- Discuss with students what features of Alice in Wonderland were unusual compared to life as Alice typically knew it. Question whether an inherent logic still existed in Wonderland. These discussions should prepare students not only to anticipate the bizarre nature of quantum mechanics but also to look for its underlying structure.
- Ask students to review what concepts of physics they consider normal. Look for big ideas: the structure of matter, conservation of momentum and energy, and the like. Have the students consider earlier instances in the course of which these concepts have been challenged or expanded. A reminder of relativity of gravitational fields could remind them that simple concepts are often more than what they seem.
At first glance, the quantum nature of light can be a strange and bewildering concept. Between light acting as discrete chunks, massless particles providing momenta, and fundamental particles behaving like waves, it may often seem like something out of Alice in Wonderland.
For many, the study of this branch of physics can be as enthralling as Lewis Carroll’s classic novel. Recalling the works of legendary characters and brilliant scientists such as Einstein, Planck, and Compton, the study of light’s quantum nature will provide you an interesting tale of how a clever interpretation of some small details led to the most important discoveries of the past 150 years. From the electronics revolution of the twentieth century to our future progress in solar energy and space exploration, the quantum nature of light should yield a rabbit hole of curious consequence, within which lie some of the most fascinating truths of our time.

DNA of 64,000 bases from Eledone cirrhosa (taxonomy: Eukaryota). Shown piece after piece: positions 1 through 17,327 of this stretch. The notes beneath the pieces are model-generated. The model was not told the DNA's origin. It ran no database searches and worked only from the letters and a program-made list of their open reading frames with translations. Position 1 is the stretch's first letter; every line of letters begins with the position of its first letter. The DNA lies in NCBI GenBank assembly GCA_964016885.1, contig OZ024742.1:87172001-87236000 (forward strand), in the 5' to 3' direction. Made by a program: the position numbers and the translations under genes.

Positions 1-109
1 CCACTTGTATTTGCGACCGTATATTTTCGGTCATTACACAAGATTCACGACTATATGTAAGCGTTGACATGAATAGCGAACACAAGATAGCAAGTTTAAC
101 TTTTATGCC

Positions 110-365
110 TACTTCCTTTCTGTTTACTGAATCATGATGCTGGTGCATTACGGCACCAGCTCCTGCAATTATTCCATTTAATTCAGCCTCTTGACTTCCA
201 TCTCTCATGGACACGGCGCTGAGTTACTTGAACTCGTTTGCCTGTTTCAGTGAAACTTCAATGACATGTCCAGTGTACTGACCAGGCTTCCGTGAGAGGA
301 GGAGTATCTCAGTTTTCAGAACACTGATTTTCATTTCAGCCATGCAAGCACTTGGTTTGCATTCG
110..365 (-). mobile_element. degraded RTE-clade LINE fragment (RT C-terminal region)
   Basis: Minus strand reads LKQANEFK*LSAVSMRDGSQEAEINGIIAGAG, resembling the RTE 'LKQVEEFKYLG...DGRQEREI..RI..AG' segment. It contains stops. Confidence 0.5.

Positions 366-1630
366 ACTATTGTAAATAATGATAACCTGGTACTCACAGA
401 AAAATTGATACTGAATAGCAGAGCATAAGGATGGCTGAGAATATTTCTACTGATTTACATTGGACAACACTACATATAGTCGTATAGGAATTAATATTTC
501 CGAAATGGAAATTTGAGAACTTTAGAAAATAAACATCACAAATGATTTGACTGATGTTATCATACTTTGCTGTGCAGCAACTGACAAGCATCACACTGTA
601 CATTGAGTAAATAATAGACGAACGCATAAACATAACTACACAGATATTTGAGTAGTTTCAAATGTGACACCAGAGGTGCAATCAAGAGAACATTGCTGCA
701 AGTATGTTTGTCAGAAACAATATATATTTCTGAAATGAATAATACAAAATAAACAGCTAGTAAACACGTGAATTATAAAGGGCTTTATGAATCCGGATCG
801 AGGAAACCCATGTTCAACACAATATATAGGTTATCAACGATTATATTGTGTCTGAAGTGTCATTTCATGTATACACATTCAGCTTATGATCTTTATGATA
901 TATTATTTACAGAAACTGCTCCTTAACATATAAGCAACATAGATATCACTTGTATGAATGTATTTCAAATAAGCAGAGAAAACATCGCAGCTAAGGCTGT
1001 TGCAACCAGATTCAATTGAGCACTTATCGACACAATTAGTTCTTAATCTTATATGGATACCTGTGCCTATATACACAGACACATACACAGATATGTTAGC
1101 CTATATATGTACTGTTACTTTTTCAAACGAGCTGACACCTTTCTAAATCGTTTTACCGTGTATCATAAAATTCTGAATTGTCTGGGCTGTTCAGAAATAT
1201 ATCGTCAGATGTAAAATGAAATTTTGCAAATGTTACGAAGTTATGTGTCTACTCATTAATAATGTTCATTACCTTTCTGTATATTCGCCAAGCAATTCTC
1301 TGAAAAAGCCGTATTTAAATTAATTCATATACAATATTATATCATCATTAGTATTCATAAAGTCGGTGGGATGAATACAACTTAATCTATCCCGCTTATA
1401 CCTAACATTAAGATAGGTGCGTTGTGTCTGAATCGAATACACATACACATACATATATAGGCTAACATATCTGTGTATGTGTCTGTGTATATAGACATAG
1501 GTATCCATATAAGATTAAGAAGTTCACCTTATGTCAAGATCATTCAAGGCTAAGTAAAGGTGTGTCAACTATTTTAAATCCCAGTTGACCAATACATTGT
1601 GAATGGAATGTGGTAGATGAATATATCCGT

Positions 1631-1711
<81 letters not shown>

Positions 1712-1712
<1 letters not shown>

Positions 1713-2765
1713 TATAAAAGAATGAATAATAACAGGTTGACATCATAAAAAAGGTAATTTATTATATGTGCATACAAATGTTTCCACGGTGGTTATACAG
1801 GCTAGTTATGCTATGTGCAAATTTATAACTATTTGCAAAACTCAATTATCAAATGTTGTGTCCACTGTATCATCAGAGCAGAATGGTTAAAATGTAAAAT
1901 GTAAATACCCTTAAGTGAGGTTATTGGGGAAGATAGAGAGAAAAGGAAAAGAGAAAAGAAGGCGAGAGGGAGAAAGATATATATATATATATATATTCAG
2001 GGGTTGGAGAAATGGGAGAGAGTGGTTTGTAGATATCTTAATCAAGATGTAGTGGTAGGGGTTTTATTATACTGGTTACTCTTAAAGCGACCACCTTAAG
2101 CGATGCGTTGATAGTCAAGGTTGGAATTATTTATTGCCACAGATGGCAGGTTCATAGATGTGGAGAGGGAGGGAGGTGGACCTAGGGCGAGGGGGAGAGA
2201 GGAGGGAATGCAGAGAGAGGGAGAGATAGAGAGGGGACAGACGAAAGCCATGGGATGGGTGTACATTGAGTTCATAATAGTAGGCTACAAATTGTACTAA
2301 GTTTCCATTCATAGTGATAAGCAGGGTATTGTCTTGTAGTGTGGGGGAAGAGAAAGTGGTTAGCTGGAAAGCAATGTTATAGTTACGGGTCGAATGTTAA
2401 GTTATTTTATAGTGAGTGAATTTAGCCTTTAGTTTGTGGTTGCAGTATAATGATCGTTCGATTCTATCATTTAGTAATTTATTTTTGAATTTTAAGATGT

Before students begin this chapter, it would be useful to review the following concepts:
- The wave nature of light—particularly the relationship between wavelength, frequency, and speed.
- The electromagnetic (EM) spectrum—review what separates ultraviolet from visible light and other portions of the EM spectrum. Review the various EM divisions in order of increasing frequency.
- The reflection and absorption of light upon reaching a new boundary. No need to discuss refraction or Snell’s Law, just a reminder that the energy will be reflected or transmitted.
- Conservation of momentum and energy within a macroscopic collision. This will be useful when discussing photon momentum in The Dual Nature of Light.
- The double-slit experiment and other evidence that light acts as a wave.